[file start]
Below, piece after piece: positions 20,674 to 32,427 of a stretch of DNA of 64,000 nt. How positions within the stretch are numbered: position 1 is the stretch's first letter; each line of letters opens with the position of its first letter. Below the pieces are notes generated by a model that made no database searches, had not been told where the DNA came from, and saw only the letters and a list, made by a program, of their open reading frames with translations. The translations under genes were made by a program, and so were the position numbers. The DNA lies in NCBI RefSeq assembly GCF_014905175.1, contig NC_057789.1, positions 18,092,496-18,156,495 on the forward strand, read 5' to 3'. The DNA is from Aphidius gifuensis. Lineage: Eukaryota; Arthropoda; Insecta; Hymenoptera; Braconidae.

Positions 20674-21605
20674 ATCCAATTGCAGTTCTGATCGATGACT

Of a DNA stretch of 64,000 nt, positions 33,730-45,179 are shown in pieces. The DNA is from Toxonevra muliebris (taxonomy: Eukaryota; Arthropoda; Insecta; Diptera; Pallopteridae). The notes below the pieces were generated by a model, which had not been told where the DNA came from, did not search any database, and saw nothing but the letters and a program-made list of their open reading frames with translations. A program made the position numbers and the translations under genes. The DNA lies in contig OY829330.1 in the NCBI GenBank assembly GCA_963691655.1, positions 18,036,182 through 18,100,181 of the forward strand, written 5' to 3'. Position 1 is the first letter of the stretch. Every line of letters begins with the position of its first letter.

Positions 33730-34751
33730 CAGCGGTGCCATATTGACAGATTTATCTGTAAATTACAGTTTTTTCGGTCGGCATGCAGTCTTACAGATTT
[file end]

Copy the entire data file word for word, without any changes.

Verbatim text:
Below, piece after piece: positions 20,674 to 32,427 of a stretch of DNA of 64,000 nt. How positions within the stretch are numbered: position 1 is the stretch's first letter; each line of letters opens with the position of its first letter. Below the pieces are notes generated by a model that made no database searches, had not been told where the DNA came from, and saw only the letters and a list, made by a program, of their open reading frames with translations. The translations under genes were made by a program, and so were the position numbers. The DNA lies in NCBI RefSeq assembly GCF_014905175.1, contig NC_057789.1, positions 18,092,496-18,156,495 on the forward strand, read 5' to 3'. The DNA is from Aphidius gifuensis. Lineage: Eukaryota; Arthropoda; Insecta; Hymenoptera; Braconidae.

Positions 20674-21605
20674 ATCCAATTGCAGTTCTGATCGATGACT

Of a DNA stretch of 64,000 nt, positions 33,730-45,179 are shown in pieces. The DNA is from Toxonevra muliebris (taxonomy: Eukaryota; Arthropoda; Insecta; Diptera; Pallopteridae). The notes below the pieces were generated by a model, which had not been told where the DNA came from, did not search any database, and saw nothing but the letters and a program-made list of their open reading frames with translations. A program made the position numbers and the translations under genes. The DNA lies in contig OY829330.1 in the NCBI GenBank assembly GCA_963691655.1, positions 18,036,182 through 18,100,181 of the forward strand, written 5' to 3'. Position 1 is the first letter of the stretch. Every line of letters begins with the position of its first letter.

Positions 33730-34751
33730 CAGCGGTGCCATATTGACAGATTTATCTGTAAATTACAGTTTTTTCGGTCGGCATGCAGTCTTACAGATTT